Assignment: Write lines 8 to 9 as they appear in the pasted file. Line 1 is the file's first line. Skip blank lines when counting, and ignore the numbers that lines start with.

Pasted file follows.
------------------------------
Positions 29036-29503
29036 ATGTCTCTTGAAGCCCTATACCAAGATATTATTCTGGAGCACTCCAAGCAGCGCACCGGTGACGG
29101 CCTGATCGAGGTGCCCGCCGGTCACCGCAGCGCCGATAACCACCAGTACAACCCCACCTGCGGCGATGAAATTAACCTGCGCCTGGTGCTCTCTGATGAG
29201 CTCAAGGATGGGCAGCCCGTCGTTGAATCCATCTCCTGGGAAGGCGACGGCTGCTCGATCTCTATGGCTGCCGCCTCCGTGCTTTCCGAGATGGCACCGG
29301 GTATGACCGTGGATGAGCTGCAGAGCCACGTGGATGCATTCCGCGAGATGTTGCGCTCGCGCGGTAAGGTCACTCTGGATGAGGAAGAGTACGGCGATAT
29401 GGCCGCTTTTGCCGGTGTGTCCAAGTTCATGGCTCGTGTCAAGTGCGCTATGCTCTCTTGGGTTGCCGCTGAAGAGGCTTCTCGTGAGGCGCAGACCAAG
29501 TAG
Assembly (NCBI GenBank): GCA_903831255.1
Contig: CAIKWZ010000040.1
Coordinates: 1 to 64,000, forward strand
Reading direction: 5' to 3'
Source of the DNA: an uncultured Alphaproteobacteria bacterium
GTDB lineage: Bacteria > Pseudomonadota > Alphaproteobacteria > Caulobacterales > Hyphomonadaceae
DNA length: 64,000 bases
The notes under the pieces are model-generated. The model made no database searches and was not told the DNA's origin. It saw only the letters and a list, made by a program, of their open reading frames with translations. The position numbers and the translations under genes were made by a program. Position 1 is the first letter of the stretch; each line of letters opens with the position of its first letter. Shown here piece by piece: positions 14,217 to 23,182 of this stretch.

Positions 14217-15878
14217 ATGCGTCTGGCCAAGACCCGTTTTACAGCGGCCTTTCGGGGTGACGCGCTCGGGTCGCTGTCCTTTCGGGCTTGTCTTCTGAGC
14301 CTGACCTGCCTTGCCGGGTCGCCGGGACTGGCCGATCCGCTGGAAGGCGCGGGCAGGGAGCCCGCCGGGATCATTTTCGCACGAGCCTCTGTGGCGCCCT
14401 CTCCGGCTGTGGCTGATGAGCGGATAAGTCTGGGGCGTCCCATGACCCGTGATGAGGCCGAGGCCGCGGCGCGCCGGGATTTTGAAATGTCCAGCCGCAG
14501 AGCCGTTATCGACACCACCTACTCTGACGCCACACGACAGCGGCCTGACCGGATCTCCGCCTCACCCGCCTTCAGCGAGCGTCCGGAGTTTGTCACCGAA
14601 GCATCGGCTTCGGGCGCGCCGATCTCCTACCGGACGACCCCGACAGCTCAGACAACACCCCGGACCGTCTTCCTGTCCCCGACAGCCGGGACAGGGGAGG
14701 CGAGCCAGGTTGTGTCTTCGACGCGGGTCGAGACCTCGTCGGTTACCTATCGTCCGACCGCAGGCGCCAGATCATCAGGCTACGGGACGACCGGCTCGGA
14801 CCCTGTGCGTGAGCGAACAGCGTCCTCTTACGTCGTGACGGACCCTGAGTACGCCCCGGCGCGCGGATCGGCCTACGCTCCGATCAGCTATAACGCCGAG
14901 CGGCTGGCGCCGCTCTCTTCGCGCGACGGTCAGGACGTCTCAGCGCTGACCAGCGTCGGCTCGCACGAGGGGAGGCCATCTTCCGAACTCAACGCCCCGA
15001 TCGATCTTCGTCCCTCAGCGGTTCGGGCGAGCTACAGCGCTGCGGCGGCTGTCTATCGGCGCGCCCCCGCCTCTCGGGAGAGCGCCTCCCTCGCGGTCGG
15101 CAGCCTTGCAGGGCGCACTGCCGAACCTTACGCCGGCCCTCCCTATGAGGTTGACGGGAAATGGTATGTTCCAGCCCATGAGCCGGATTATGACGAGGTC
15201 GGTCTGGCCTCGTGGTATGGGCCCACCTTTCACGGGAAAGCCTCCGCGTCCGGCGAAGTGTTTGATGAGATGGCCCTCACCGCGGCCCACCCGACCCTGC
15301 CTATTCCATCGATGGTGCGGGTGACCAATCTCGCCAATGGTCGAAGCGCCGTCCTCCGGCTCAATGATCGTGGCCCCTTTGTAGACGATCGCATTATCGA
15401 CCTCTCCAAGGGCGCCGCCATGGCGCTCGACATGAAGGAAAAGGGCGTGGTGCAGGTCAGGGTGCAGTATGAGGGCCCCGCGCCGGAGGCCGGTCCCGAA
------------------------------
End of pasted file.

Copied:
Assembly (NCBI GenBank): GCA_903831255.1
Contig: CAIKWZ010000040.1